Canberra Airport has expressed safety concerns over the use of drones to deliver goods in Googong, which falls under a flight path.
A spokeswoman for the airport said they were not consulted prior to the drone trials, despite the test area falling less than two kilometres from the airport's controlled airspace.
Nearby residents of the drone delivery testing site have also expressed concerns, saying they don't want the trials to continue due to noise disturbance and privacy concerns.
It was announced last week that a US-based sister company of Google had moved the primary testing of their drone delivery system to Fernleigh Park at Googong, with the hope of eventually expanding to Canberra.
This week, the Canberra Airport raised a number of safety concerns.
"Canberra Airport and air traffic control management considers that the proposed operation in this location should not go ahead for safety reasons," a Canberra Airport spokeswoman said.
"The proposed operation is under the flight path for runway 35, will be flown from terrain much higher than the airport and is within the Canberra Airport obstacle limitation surface."
However, after a meeting on Friday with the Civil Aviation Safety Authority and Air Traffic Control the spokeswoman said the airport was "reasonable satisfied" with the trial conditions.
"Based on the exact location of the trial and the trial conditions set by CASA, Canberra Airport is reasonably satisfied for the trial to proceed at this location," a statement said.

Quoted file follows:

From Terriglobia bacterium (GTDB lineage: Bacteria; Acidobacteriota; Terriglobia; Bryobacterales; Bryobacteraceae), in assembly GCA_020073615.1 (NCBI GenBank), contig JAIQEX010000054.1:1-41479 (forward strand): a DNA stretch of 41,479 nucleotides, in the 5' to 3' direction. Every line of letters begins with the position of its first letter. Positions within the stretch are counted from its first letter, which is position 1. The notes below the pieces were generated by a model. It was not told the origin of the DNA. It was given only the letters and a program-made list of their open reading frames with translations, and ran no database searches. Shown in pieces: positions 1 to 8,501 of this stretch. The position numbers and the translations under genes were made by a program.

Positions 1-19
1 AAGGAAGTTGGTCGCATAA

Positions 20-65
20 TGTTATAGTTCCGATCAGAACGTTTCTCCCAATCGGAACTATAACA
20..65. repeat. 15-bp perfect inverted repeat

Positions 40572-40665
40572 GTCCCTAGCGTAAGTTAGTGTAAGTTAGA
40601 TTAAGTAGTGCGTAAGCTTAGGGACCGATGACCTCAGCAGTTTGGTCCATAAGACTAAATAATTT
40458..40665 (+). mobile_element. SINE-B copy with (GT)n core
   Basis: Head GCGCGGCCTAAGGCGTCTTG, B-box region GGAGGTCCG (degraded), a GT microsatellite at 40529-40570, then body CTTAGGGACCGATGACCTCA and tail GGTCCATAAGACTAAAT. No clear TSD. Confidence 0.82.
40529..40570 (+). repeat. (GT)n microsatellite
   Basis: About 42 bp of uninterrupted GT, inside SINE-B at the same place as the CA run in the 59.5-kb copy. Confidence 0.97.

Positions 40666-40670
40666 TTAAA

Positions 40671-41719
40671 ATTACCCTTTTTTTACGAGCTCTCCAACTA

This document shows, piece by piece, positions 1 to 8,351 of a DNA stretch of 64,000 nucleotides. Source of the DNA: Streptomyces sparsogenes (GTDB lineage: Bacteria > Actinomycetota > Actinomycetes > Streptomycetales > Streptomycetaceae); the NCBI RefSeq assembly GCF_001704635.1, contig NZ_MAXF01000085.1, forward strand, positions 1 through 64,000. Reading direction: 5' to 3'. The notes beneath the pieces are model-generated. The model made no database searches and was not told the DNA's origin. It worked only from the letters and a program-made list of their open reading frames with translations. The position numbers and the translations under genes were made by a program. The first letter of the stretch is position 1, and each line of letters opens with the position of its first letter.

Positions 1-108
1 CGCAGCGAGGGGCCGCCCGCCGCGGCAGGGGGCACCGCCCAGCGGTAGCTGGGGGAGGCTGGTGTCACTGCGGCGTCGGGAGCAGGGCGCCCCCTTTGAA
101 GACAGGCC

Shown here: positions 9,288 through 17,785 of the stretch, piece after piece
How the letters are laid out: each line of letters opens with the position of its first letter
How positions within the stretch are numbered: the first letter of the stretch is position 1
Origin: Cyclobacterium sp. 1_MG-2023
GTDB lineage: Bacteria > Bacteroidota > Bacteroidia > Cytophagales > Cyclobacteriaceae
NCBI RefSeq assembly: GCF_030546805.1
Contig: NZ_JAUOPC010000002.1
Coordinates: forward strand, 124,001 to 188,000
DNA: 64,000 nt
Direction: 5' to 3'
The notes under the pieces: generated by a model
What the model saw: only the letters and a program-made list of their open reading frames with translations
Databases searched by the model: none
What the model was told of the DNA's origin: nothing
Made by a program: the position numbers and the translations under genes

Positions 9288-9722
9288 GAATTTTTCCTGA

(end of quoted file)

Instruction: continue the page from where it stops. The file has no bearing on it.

The spokeswoman did not elaborate on the discussions.
Project Wing have partnered with Unmanned Systems Australia, a Brisbane based company, and are using their remote operator certificate to conduct the testing. It allows the company to fly drones within 15 metres of people that have given consent to be included in the test.
The project has full CASA approval and it was confirmed that CASA staff were in attendance at the test site on Thursday.
Despite this, a number of residents say they are unhappy with the lack of initial consultation by Project Wing.
Kerrie and Russell Whitford live on a property neighbouring the test area. They said one of their horses suffered a cut leg when a drone package was delivered to a neighbour.
"The horses just all bolted over and one hit the fence and his leg went through it," Mrs Whitford said.
"Because it's a high pitched noise and they're flying over their heads the horses get scared. To them that's something flying at them."
Mrs Whitford believed Project Wing only consulted the community after she posted her disapproval to social media.
Project Wing hosted a community barbecue to discuss the tests with residents. Mr Whitford said this came after testing had already begun and participants had signed non-disclosure agreements.
"We're getting all this conflicting information about who does and doesn't know about it," he said
"There's people in the community that don't want it but they're too scared to put their head above the parapet."
A Project Wing spokesperson said the company remained open to community concerns and that the non-disclosure agreements were to mitigate potential disappointment if testing was unable to go ahead in the region.